Anchor Sign Company of Georgia, Inc. v. Itt Terryphone CorporationAnnotate this Case
138 Ga. App. 742 (1976)
227 S.E.2d 492
ANCHOR SIGN COMPANY OF GEORGIA, INC. v. ITT TERRYPHONE CORPORATION.
Court of Appeals of Georgia.
Submitted April 8, 1976.
Decided May 21, 1976.
William D. Smith, for appellant.
Maley & Crowe, W. Christopher Bracken, for appellee.
Anchor Sign Company of Georgia (defendant below) brings this appeal from a bench verdict and judgment in the amount of $1,531.18 in favor of ITT Terryphone and against Anchor. Terryphone leased, installed and guaranteed the performance of certain sound equipment upon Anchor's business premises. Anchor alleged and presented evidence that tended to show Terryphone guaranteed satisfactory performance of the sound equipment to include good performance following the connection of radio equipment owned by Anchor. After connection of the radio, Anchor contended the sound equipment never worked properly. Anchor therefore urged before the trial court that Terryphone had breached the contract by furnishing an unsatisfactory sound system. Because of the alleged breach, Anchor had demanded the removal of the sound equipment and refused rental payments for the leased property.
Terryphone offered evidence that it guaranteed only its sound equipment. Its evidence showed that its equipment was never faulty and met the requirements of guaranty contained in the lease contract. The problem, according to Terryphone, was that Anchor's radio attached to the sound equipment was not compatible and Terryphone did not guarantee the radio. Terryphone urged that Anchor breached the contract by its refusal to make monthly lease rental payments. The trial court, having heard the evidence, resolved the issue in favor of Terryphone.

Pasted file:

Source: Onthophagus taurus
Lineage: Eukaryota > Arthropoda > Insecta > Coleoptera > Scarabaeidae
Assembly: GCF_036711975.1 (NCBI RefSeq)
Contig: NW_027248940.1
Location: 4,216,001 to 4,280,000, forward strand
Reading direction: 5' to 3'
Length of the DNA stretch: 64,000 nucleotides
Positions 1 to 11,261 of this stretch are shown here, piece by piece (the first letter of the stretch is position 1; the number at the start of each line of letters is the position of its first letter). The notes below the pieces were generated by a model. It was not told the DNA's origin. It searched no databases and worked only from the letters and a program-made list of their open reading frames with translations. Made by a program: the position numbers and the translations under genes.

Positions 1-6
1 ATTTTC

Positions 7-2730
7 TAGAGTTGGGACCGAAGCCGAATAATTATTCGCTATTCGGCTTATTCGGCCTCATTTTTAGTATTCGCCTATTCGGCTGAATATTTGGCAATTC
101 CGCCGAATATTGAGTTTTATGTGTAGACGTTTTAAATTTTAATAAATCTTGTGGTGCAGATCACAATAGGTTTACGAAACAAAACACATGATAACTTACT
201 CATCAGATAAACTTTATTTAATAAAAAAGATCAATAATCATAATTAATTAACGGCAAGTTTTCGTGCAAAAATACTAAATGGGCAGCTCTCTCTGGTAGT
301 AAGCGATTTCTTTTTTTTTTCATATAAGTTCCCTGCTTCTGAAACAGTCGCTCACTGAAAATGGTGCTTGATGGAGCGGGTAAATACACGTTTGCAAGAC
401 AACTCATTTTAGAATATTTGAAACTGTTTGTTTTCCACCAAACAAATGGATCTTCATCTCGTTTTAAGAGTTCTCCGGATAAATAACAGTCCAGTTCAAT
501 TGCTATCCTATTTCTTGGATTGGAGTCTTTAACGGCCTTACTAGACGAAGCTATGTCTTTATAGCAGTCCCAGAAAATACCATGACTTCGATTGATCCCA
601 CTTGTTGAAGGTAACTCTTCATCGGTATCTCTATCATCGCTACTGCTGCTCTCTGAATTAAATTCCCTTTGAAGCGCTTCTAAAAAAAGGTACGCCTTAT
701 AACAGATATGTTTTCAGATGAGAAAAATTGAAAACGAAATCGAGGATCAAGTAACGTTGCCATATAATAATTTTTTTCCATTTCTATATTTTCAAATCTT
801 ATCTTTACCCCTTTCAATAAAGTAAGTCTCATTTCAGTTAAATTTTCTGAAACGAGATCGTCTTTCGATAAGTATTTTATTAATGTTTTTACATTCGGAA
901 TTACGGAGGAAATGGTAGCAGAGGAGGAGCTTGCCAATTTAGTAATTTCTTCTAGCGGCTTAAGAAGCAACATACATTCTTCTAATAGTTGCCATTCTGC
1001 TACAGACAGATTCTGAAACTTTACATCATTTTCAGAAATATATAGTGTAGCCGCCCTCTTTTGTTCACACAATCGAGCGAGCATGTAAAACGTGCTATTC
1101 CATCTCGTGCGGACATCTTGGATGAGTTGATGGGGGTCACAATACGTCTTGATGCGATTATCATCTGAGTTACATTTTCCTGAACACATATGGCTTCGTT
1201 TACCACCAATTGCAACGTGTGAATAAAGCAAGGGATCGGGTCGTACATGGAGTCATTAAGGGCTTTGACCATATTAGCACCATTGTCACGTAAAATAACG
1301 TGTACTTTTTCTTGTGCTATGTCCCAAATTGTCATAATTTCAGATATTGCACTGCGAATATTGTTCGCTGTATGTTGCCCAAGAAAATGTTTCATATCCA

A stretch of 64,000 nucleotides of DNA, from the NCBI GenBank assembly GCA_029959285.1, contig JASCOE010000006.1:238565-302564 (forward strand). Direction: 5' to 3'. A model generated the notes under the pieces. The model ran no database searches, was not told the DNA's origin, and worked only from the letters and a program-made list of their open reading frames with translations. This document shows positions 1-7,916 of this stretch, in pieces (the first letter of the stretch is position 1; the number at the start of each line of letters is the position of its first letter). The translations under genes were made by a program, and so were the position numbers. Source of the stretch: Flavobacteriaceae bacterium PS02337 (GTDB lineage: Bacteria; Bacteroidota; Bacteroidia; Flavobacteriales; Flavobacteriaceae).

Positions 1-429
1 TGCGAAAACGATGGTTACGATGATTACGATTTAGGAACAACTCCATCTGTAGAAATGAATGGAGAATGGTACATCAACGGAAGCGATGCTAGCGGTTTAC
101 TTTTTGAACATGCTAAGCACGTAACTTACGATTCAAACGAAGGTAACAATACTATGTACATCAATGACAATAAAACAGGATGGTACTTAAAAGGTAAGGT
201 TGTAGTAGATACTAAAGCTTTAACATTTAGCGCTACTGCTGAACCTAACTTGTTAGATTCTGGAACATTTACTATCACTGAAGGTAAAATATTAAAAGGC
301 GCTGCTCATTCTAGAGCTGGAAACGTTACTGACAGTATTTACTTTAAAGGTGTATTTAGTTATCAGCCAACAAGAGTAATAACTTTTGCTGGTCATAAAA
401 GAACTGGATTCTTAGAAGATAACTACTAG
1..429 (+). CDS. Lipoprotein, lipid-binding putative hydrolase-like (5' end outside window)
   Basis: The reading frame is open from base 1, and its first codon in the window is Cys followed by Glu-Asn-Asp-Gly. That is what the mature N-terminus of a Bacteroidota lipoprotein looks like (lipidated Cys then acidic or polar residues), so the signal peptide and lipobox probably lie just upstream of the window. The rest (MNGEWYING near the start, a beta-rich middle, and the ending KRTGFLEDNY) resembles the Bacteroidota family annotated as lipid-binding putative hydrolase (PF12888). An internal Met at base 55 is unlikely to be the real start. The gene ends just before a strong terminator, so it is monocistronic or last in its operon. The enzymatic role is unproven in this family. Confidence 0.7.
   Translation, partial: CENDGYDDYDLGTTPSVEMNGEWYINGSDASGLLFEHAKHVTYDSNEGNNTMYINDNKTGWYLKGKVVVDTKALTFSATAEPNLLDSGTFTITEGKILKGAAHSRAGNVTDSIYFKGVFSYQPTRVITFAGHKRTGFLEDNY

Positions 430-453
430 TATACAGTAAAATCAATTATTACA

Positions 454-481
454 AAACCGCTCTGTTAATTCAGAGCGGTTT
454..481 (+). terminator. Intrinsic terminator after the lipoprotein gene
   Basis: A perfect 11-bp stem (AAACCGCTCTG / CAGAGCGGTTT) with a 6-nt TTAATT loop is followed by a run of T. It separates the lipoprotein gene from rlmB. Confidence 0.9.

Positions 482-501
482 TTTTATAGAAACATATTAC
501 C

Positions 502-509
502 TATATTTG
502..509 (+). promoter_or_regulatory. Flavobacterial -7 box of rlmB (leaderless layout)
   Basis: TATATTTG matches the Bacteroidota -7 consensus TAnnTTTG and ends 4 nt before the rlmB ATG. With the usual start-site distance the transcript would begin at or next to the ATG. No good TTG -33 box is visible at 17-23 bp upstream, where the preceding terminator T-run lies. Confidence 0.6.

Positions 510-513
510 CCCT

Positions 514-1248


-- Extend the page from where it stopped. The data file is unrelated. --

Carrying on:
*743 Anchor urges three enumerations of error in its appeal, namely that the trial court erred: (1) in finding a contract existed between the parties; (2) in finding that the equipment was removed for nonpayment and that Terryphone was entitled to damages, and (3) in the failure to grant verdict in favor of Anchor because of Terryphone's alleged breach of contract. In its brief in support of the enumerations of error, Anchor argued that there was a breach of contract by Terryphone and that the removal of the sound equipment by Terryphone was tantamount to an accord and satisfaction. Held:
1. Anchor's enumeration alleging the trial court erred in finding a contract existed between the parties is not supported by argument or citation of authority as is required by Rule 18 (c) of this court (Code Ann. § 24-3618 (c) (2)). This enumeration therefore is deemed abandoned. Boyd v. State, 133 Ga. App. 136, 138 (2) (210 SE2d 251).
2. In its second enumeration Anchor complains that the trial court erred in finding Anchor breached the contract rather than that the breach resulted from the failure of the equipment to operate as promised by Terryphone, and of the concomitant award of damages in favor of Terryphone. The trial court heard evidence from both parties on this issue and resolved the issue against Anchor in favor of Terryphone.
A trial judge sitting without a jury is entitled to have his judgment considered as a verdict by a jury, and if there is any evidence to support the finding, it should be affirmed. Also the evidence must be construed most strongly in favor of the prevailing party. Alexander v. Kendrick, 134 Ga. App. 249 (213 SE2d 911). The court's findings are supported by competent evidence and are not clearly erroneous. Therefore its findings should not be set aside. Searcy v. Godwin, 129 Ga. App. 827 (201 SE2d 670); Spivey v. Mayson, 124 Ga. App. 775 (186 SE2d 154); Northcutt v. Crowe, 116 Ga. App. 715 (158 SE2d 308). The court did not err in finding for Terryphone.
3. In its last enumeration of error, Anchor asserts that when Terryphone removed the sound equipment and took possession thereof, this repossession amounted to an accord and satisfaction.
An accord and satisfaction arises where parties, by a *744 subsequent agreement, have satisfied a former one, and the latter agreement has been executed. Anchor has offered no evidence to show a subsequent agreement. Terryphone always was the owner of the sound system, merely leasing the same to Anchor. The contract expressly authorized Terryphone to repossess the equipment upon nonpayment of the rental. It is manifest that the return to the creditor of his own property does not constitute an accord and satisfaction. Burgamy v. Holton, 165 Ga. 384 (3), 396 (141 SE 42). This enumeration is without merit.
Judgment affirmed. Pannell, P. J., and McMurray, J., concur.